Prevention & Recovery

Iron 101: All about low iron levels, iron deficiency anemia and iron in foods

Iron 101: All about low iron levels, iron deficiency anemia and iron in foods

Author: Canadian Living

Prevention & Recovery

Iron 101: All about low iron levels, iron deficiency anemia and iron in foods

This story was originally titled "Iron," in the March 2008 issue. Subscribe to Canadian Living today and never miss an issue!

The World Health Organization estimates that 80 per cent of the global population may not get enough iron, making iron deficiency the number 1 nutritional disorder. Is your iron knowledge a little rusty? Here's what you need to know about this important nutrient.

1. Iron is an essential mineral in the diet.
It's a vital component of all blood cells, and it helps carry oxygen to vital organs. A lack of iron can cause iron-deficiency anemia, which is characterized by weakness, irritability and decreased energy. Even a mild iron deficiency can affect work performance and learning ability and lower resistance to infections.

2. Women, men and children all need different amounts of iron.
Iron is an important mineral for everyone, but it is especially important for pregnant women and babies to ensure infant growth and development. Men need less iron than women since they store more of it and women lose iron through menstruation.
3. Vegetarians need more iron than nonvegetarians.
There are two types of iron: heme iron, found in meat, fish and poultry; and nonheme iron, from vegetables, fruit and grains. The body can absorb as much as 30 per cent of the iron from heme sources but only about five per cent of nonheme iron.

4. Eating spinach may hinder iron absorption.
Even though spinach, legumes and pasta are good sources of nonheme iron, these foods contain compounds called phytates and oxalates, which hinder the absorption of that iron. However, you can always boost absorption by adding a food that's rich in vitamin C – for example, strawberries, oranges or peppers – to the iron-rich foods.

There are other ways to boost iron absorption, too; for example, mixing a food that's a good source of heme iron with one that's a nonheme iron source. (The heme iron helps the body absorb the nonheme iron.) So meat and potatoes are a great combination.

Tea, coffee and soy also decrease iron absorption from nonheme foods. So it might be a good idea to drink your latte separately from your meal.

Page 1 of 25. Since an excess of iron can be harmful, take iron supplements only if your doctor or dietitian recommends them.
The most common iron supplements are iron salts such as ferrous fumarate and ferrous gluconate. Check the label for the amount of elemental iron; this number reflects the amount of iron that's available for absorption, says Estelle Wolf, a pharmacist in Thornhill, Ont.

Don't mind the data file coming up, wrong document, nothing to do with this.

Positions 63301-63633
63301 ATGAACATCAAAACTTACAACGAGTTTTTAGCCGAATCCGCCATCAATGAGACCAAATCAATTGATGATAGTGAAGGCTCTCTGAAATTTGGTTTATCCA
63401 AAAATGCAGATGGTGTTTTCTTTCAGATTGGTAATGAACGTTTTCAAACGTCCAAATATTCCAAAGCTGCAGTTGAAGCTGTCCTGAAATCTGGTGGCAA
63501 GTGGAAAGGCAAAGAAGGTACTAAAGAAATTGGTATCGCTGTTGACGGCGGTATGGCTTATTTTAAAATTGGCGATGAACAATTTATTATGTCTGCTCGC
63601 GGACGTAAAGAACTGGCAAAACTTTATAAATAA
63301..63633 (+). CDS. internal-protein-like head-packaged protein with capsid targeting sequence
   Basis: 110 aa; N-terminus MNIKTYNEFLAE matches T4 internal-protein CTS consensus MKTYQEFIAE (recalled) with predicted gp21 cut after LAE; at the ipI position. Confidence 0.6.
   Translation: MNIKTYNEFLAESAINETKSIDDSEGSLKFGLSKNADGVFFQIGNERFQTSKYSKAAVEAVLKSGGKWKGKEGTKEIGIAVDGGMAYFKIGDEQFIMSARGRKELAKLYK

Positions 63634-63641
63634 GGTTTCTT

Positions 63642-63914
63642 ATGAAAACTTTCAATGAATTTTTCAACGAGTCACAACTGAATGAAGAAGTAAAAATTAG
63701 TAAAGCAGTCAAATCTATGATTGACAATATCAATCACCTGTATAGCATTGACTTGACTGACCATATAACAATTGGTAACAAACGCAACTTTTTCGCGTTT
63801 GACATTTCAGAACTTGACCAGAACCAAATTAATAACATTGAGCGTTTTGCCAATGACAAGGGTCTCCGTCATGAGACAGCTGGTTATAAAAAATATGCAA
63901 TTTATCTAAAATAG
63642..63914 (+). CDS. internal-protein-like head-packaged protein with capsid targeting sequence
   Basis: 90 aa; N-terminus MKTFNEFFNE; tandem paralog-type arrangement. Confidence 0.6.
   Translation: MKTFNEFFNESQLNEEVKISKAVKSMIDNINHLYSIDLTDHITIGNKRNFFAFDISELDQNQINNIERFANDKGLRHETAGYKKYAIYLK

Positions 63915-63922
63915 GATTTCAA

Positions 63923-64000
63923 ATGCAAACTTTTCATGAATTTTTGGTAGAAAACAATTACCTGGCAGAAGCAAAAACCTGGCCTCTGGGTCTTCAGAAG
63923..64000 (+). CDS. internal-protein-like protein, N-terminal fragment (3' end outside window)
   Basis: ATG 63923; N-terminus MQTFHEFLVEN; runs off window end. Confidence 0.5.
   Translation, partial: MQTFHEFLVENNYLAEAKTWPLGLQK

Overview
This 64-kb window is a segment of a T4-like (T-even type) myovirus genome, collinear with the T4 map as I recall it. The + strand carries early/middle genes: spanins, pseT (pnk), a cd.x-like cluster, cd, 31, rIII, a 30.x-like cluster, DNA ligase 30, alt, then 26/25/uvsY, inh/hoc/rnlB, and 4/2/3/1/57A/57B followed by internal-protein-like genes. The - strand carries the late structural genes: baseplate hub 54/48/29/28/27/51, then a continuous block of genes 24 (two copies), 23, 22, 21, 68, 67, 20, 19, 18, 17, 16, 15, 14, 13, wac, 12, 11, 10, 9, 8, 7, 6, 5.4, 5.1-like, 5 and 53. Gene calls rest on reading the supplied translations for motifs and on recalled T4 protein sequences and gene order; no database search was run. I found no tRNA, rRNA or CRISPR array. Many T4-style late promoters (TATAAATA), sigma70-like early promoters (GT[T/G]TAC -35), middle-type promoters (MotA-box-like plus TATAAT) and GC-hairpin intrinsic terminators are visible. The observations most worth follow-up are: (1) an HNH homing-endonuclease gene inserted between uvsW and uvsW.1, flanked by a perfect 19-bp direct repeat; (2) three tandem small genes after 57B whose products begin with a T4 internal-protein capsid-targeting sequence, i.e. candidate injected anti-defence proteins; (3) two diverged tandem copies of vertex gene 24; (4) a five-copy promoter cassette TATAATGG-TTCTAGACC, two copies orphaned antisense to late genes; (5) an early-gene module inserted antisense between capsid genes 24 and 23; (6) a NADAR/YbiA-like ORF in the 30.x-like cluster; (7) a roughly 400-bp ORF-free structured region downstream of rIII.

Since iron supplements may cause unpleasant side-effects, such as constipation and nausea, Wolf suggests taking the supplement with food, at various times of the day, or starting with half of the recommended dose and gradually working up to the full amount. If these strategies don't help, she suggests trying iron polysaccharide supplements, which are more expensive but, because they've been chelated (bound together) with complex carbohydrates, they're easier to digest. Check with your pharmacist to ensure that you’re not exceeding recommended doses when you add supplements to your multivitamin.

How much iron is in your food?

Iron (mg)
Beef liver, pan-fried (75 g)4.6
Beef sirloin steak, broiled (75 g)2.3
Shrimp, pan-fried (75 g)   2.3
Dark chicken meat, roasted (75 g)   1.0
White chicken meat, roasted (75 g)    0.8
Pork chop, broiled (75 g)   0.7
Atlantic salmon, poached (75 g)   0.3
Bran flake cereal (125 mL)   4.0
Spinach, boiled (125 mL)   3.4
Oatmeal, plain (175 mL)   3.1
Potato with skin, baked (1 medium)   2.8
Red kidney beans, canned (125 mL)   2.8
Spaghetti, cooked (125 mL)   1.0
Raisins (60 mL)   0.7

(While it appears that spinach has more iron than steak, remember that less of the iron from spinach is absorbed.)

Dietary Allowances
Recommended Dietary Allowances  
Age/stageMale (mg/day)Female
Infant 7–12 months1111
Children 1–3 years77
Children 4–8 years1010
Children 9–13 years 88
Teen 14–18 years1115
Adult 19–50 years818
Adult 51 years88

Try our Simple Recipe Search to find recipes that are high in iron and other nutrients.

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Prevention & Recovery

Iron 101: All about low iron levels, iron deficiency anemia and iron in foods